Joseph Mallord William Turner 1775–1851
The Rhine Falls at Schaffhausen, from the Belvedere below Laufen Castle 1802
Pencil on white laid paper, 198 x 163 mm
Inscribed probably by John Ruskin in red ink ‘158’ bottom left, and by a later hand in pencil ‘LXXVIII–18’ bottom right
Stamped in black ‘LXXVIII 18 bottom left
Accepted by the nation as part of the Turner Bequest 1856
David Hill, Turner in the Alps: The Journey through France and Switzerland in 1802, London 1992, pp.150, 169.
Not previously listed or described, this subject was identified by David Hill. It was presumably the last sketch Turner made in the sketchbook and his first impression of the falls which he made a detour to see in the final stages of his 1802 tour. Having passed through Zurich and Baden he turned along the Rhine to Schaffhausen before retracing his steps towards Basle, where he made his last drawings in Switzerland. The view of the falls sketched here was – and indeed remains today – the closest and most dramatic, but as Hill notes, the belvedere is constantly showered with spray. Hence this rapid memorandum was all Turner managed and his other drawings, on larger sheets of paper, were made from drier or more distant viewpoints or from the opposite bank of the river (for example Tate D04875–D04879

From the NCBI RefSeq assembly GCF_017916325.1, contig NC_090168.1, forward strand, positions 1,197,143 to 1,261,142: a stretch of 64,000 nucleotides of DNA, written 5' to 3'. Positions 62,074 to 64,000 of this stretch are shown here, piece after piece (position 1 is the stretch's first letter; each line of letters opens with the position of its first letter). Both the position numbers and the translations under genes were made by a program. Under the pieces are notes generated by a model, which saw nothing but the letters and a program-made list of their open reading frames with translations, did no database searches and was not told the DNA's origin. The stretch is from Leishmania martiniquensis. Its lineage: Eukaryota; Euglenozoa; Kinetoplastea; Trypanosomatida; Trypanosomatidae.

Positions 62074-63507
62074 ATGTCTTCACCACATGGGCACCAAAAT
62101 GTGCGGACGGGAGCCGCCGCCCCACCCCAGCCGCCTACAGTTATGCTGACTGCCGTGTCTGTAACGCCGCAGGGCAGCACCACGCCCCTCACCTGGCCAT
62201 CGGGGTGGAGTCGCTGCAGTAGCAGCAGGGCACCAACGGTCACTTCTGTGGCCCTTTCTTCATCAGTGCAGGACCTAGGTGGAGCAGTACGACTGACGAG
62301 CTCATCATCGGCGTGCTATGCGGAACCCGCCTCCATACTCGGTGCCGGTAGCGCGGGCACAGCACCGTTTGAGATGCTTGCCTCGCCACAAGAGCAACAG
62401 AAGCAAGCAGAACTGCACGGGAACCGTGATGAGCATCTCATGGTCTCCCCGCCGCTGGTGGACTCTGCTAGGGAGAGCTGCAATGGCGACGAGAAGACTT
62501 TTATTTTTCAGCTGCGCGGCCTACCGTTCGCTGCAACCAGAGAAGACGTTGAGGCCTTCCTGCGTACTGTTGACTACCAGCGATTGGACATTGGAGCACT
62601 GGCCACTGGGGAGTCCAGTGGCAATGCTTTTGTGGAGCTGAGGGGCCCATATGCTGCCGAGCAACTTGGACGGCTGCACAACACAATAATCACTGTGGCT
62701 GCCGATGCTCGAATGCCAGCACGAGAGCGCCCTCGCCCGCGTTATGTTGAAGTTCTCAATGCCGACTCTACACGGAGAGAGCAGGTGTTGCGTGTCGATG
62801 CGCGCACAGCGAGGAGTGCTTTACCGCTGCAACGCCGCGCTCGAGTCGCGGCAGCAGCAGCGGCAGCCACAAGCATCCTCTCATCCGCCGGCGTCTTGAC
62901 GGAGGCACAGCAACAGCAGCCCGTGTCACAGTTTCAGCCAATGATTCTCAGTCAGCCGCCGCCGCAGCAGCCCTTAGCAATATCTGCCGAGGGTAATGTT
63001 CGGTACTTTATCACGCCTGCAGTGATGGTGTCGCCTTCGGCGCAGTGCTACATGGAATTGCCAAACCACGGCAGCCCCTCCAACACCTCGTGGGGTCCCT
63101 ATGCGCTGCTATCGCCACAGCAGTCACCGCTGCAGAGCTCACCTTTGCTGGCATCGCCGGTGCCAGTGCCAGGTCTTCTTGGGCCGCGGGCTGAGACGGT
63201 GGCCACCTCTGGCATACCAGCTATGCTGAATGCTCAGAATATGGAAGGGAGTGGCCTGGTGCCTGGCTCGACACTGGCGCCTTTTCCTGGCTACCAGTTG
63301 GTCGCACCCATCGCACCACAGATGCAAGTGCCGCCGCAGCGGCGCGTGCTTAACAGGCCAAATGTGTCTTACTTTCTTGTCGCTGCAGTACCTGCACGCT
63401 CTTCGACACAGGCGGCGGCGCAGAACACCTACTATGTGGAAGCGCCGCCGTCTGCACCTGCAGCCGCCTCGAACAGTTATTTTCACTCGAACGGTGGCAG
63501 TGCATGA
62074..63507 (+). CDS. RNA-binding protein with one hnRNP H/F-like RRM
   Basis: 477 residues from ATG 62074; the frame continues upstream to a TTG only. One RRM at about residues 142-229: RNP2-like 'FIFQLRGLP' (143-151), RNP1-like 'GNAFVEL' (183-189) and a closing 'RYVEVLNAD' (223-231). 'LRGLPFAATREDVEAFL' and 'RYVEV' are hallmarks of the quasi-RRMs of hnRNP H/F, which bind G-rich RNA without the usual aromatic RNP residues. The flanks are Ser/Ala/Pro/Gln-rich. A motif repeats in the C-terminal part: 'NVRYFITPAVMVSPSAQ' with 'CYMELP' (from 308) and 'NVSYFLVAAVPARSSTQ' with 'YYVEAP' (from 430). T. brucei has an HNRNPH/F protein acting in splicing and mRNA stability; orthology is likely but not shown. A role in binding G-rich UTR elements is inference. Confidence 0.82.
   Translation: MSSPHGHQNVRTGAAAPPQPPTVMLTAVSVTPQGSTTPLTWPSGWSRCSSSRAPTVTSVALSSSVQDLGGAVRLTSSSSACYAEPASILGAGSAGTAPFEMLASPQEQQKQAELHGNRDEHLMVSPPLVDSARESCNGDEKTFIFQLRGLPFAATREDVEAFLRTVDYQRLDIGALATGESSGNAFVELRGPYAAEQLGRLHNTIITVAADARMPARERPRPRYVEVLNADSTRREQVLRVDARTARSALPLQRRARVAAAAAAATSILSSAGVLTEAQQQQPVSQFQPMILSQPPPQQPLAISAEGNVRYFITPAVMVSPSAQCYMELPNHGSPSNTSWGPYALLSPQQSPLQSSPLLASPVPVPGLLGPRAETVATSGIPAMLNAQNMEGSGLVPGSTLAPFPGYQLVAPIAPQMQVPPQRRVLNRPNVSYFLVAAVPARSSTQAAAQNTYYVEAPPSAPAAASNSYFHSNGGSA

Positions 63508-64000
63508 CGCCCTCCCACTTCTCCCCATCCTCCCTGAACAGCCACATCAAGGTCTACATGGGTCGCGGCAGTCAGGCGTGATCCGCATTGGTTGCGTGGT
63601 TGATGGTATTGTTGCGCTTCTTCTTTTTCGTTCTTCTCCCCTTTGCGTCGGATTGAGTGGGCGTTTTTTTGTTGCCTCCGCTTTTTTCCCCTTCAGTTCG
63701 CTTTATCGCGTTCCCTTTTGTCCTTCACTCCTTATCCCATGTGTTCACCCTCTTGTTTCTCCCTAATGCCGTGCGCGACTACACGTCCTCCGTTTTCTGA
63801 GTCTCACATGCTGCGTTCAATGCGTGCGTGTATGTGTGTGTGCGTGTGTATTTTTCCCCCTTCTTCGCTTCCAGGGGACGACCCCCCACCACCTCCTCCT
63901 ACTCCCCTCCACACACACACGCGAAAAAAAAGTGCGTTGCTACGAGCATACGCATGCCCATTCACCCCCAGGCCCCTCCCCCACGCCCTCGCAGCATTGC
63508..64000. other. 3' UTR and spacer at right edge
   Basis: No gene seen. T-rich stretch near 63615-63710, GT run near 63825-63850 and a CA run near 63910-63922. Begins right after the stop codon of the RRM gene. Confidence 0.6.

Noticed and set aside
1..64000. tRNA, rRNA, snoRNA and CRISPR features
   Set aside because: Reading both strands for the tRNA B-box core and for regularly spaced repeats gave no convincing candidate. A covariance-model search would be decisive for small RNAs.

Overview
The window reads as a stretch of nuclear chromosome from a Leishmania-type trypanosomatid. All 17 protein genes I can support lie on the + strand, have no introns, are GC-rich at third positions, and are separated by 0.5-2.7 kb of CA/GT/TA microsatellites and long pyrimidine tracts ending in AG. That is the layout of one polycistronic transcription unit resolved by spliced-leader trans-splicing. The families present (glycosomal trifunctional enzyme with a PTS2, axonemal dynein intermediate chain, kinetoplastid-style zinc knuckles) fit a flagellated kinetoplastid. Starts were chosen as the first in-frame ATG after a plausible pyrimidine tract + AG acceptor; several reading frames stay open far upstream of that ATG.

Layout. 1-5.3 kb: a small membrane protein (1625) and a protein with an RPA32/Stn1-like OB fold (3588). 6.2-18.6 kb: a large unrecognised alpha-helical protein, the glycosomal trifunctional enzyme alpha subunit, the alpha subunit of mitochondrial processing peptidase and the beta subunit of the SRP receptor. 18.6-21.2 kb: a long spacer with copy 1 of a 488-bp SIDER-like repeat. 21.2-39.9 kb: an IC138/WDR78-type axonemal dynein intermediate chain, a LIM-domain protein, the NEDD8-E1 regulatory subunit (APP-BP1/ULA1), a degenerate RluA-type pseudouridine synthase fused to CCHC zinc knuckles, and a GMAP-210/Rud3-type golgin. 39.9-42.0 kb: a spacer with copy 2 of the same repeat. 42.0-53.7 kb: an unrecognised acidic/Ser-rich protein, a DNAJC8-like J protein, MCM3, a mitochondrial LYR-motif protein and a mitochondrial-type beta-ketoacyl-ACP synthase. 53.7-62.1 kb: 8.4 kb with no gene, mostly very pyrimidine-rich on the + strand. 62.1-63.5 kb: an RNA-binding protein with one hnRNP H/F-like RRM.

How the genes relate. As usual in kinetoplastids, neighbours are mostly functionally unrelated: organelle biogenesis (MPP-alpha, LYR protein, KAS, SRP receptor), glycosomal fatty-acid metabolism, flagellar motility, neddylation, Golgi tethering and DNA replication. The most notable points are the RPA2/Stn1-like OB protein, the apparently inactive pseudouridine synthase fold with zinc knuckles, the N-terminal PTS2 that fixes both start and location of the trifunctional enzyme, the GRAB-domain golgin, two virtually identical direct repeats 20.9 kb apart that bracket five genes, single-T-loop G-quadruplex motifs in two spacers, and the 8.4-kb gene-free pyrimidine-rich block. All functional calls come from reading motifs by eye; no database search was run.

; Turner Bequest LXXIX A–E). The belvedere with its wooden platform is clearly seen in Turner’s oil, Fall of the Rhine at Schaffhausen
, painted for the Royal Academy of 1806 (Museum of Fine Arts, Boston).1
How to cite
David Blayney Brown, ‘The Rhine Falls at Schaffhausen, from the Belvedere below Laufen Castle 1802 by Joseph Mallord William Turner’, catalogue entry, June 2003, in David Blayney Brown (ed.), J.M.W. Turner: Sketchbooks, Drawings and Watercolours, Tate Research Publication, December 2012, https://www.tate.org.uk/art/research-publications/jmw-turner/joseph-mallord-william-turner-the-rhine-falls-at-schaffhausen-from-the-belvedere-below-r1133521, accessed 14 November 2019.